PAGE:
At the same time, he started developing what would become an approach to using websites and teaching for web-based instruction. This, in its infancy, was similar to the learning content management systems that we now see in many facets of education. But Lineberger built his own before they were widely available.

Not everything is online, though

While he was instrumental in giving the push to allow teaching and content to be available online, Lineberger will be the first to tell you he’s still a big proponent of in-person classes.

Lineberger demonstrating the sterile transfer technique to a student
Daniel Lineberger, Ph.D., demonstrating the sterile transfer technique to student Kathryn Harvey, the last undergraduate with whom he did a tissue culture project. (Photo courtesy of Daniel Lineberger)

“I am still one who loves getting up in front of a group of kids and teaching, but I think this is something that provided a lot of answers for people who weren’t able to come to campus and a lot of situations where it was certainly appropriate,” he said.

From 2008-2012, Lineberger stepped into the role as associate head for undergraduate studies and during this time developed and advised the Texas A&M Horticulture Club.

“Working with the horticulture club was one of the most enjoyable things I ever did,” he said, adding the club is very active and usually the most outstanding in the southern region and at the national competition.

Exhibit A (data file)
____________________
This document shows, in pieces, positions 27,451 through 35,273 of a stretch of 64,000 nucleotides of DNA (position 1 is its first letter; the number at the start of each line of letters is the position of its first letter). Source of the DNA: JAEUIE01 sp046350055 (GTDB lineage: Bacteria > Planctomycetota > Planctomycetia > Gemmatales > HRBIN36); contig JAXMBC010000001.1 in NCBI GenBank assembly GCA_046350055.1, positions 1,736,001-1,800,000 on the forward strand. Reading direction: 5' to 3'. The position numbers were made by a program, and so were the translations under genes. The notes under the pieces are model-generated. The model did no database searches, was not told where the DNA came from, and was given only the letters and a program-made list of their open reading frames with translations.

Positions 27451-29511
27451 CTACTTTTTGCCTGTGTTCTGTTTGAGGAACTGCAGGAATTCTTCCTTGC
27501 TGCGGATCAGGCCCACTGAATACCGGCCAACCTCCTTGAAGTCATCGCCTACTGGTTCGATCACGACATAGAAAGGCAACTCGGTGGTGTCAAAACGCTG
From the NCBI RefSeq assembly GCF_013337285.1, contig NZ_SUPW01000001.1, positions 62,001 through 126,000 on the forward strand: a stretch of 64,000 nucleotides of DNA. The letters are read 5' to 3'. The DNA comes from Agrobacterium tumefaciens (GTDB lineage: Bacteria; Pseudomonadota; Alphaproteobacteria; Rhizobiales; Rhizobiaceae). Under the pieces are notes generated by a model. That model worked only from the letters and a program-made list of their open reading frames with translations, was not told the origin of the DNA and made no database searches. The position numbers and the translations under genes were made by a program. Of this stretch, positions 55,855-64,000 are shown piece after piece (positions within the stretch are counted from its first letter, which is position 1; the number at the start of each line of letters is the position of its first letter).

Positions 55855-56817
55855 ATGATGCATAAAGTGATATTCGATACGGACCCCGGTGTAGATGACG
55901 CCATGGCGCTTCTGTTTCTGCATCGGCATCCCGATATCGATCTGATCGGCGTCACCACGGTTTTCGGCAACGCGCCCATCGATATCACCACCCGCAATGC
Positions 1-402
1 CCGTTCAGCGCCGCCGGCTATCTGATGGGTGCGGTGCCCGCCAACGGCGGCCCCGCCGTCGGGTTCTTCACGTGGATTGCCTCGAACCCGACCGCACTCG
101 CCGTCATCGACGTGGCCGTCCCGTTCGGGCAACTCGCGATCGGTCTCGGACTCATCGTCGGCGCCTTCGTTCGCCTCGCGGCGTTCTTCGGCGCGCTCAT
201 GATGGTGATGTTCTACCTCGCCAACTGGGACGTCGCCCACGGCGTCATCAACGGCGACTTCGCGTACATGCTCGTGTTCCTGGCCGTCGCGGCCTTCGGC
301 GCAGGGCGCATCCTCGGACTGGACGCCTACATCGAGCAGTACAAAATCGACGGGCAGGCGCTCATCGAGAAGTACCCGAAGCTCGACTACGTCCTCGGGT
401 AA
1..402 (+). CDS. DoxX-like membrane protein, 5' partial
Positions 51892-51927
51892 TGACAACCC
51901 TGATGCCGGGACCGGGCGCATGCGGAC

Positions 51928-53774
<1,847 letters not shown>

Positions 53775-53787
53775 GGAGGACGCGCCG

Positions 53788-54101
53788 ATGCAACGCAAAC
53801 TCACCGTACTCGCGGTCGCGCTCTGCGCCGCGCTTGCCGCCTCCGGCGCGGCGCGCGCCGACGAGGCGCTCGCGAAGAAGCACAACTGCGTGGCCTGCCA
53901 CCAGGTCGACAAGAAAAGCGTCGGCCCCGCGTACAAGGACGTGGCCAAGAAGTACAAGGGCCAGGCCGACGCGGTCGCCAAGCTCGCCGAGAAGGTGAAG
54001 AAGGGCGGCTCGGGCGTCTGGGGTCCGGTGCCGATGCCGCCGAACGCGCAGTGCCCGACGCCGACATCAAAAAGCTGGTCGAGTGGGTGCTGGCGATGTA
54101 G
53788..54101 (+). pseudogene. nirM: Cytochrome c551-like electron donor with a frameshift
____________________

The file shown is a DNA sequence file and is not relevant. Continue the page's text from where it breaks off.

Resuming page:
“We usually won at the national contest but always had some friendly rivalries there too,” he said. “That time was truly a great joy.”

The department’s future

Since Lineberger’s retirement, Patricia Klein, Ph.D., has stepped in as interim department head and continues much of the work started by Lineberger.

“He did a lot for the department and was so knowledgeable about horticulture from all aspects — landscape, molecular, breeding, viticulture, enology, all of it,” Klein said, “I personally felt like he was a mentor to me.”

Even now, serving as the interim department head, Klein said she has Lineberger on speed dial just to bounce around ideas and get his opinion on different matters.

With AgriLife Extension faculty and staff and because of what has happened with COVID, the need to connect to so many people online is more important now than ever. And Aggie Horticulture remains a place to house content that can continue to serve the public with new and updated information.

“We are doing so much more with Facebook Live and YouTube channels, and I think that will continue into the future,” Klein said. “Aggie Horticulture is so important to Texas and Texans, and really people all over the world use it to get information. I think it will only continue to grow.”

In the wake of winter storm Uri, many people have reached out about their trees and landscapes wondering if their plants survived and how to best assess and care for them.

“Our AgriLife Extension folks are already talking about the Green Aggies Chat,” Klein said. “They are talking about using Facebook Live so Texans can get this information immediately and will know what to do this spring when things start growing.”

Also in the department’s future is the continued growth of the viticulture and enology programs that Lineberger fostered, and a deeper dive into urban agriculture, Klein said.

And department research is focusing on nutrient-dense fruits and vegetables, greenhouses and vertical farming, hydroponics and aeroponics.

As those things develop, faculty will be building online resources for the public for the Aggie Horticulture site and Facebook Live discussion, as well as for chats and posting to YouTube, Klein explained.

“I certainly think that Aggie Horticulture will be a legacy of Dr. Lineberger’s, and people are going to be using it for years to come,” she said. “His are going to be some very difficult shoes to fill.”